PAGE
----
Mr Kiragu at his hatchery.

In an area best known for flower farming, this state-of-the-art chicken hatchery comes as a pleasant surprise. Located on a seven-acre farm in the Karati area is a multimillion-shilling poultry investment by veterinarian Tony Kiragu. Nature Kuku Farm specialises in hatching Kalro Kienyenji chicks. The articulate and amiable farmer returned from the United States to set up the hatchery.
He had worked on a poultry farm in America for seven years, having won a Green Card but decided to return to his motherland. “I could no longer contain the urge to come back and follow my dream,” he says.
On his return in 2015, the Kenya Agricultural and Livestock Research Organisation (Kalro) had released improved kienyeji chickens, which had become quite popular.
“I had sniffed a business opportunity and went for it,” he recalls. Despite a few hiccups, Nature Kuku was born and sealed with the shipment of the multimillion shilling equipment to the farm.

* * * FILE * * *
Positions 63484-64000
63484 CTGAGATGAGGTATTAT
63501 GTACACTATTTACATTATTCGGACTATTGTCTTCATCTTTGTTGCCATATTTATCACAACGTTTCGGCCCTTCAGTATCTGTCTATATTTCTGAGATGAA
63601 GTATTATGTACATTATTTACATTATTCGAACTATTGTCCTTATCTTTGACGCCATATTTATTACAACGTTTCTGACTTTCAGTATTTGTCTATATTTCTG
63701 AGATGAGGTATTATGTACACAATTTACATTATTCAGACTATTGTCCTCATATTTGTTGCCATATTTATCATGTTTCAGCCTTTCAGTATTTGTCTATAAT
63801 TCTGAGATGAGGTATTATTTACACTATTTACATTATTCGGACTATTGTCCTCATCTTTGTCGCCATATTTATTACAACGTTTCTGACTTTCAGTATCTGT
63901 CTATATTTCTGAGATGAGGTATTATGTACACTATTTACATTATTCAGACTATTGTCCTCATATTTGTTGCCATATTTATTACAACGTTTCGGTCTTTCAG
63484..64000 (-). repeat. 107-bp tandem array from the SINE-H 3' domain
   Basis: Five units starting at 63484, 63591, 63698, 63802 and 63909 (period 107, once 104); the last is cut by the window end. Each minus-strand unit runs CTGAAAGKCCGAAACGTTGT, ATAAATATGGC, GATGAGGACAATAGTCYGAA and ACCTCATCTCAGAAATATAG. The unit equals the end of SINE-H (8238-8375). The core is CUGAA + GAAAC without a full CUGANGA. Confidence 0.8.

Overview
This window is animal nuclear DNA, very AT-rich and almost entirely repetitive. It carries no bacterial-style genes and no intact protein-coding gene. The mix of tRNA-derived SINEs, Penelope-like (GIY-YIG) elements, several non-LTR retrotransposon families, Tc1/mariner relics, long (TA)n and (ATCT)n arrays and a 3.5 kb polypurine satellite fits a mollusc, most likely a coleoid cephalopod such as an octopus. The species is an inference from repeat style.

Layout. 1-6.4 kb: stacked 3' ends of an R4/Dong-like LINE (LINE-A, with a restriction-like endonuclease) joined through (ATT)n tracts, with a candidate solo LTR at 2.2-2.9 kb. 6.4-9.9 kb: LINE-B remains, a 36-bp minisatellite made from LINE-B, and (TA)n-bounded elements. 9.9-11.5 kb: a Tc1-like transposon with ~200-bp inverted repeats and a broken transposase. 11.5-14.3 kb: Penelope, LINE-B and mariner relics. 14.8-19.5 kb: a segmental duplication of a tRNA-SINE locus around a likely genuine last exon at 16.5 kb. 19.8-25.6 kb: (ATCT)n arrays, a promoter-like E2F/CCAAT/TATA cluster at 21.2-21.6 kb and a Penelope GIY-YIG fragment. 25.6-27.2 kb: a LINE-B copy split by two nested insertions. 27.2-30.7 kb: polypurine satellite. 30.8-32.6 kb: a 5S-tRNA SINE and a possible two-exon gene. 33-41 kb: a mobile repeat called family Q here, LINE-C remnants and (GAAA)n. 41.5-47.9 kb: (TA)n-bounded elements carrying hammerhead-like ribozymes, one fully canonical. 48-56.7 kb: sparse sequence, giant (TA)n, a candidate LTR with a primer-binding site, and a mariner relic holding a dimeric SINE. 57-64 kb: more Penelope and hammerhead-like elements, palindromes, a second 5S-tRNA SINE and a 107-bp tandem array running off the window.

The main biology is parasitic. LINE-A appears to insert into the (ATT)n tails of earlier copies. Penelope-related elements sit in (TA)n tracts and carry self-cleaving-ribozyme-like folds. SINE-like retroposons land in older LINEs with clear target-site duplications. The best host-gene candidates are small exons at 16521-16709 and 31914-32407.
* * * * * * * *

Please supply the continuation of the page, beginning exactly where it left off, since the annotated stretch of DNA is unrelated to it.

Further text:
“Once you vaccinate indigenous chickens and maintain proper hygiene, they do quite well,” he says. Improved kienyeji chickens produce up to 280 eggs annually compared to pure breeds that lay on average 150 eggs.
The improved cockerel weighs about two-2.5kg at four months while the exotic ones weigh about 1.5kg. The farmer purchases 33,000 eggs from Kalro weekly. He decided to partner with Kalro because of its high quality and wellresearched breeding system.
Today, Mr Kiragu guarantees a farmer of an F1 chick, meaning that no inbreeding has occurred, thus maintaining a high quality of chicks.
“Inbreeding causes chicks to grow slowly. It also makes the hens start laying late,” says the farmer. On entering the farm, you instantly get the feeling of its enormity. There are huge setters (incubators) loaded with thousands of eggs, hatchers (cabinet-like incubators for hatching eggs), trolleys loaded with eggs, and a large number of rooms
Everything is done with precision from the time eggs are received to the time the chicks are finally loaded for transportation to farmers. Employees in yellow and white gumboots move fleetingly through the different rooms in the hatchery and in the chicken pens.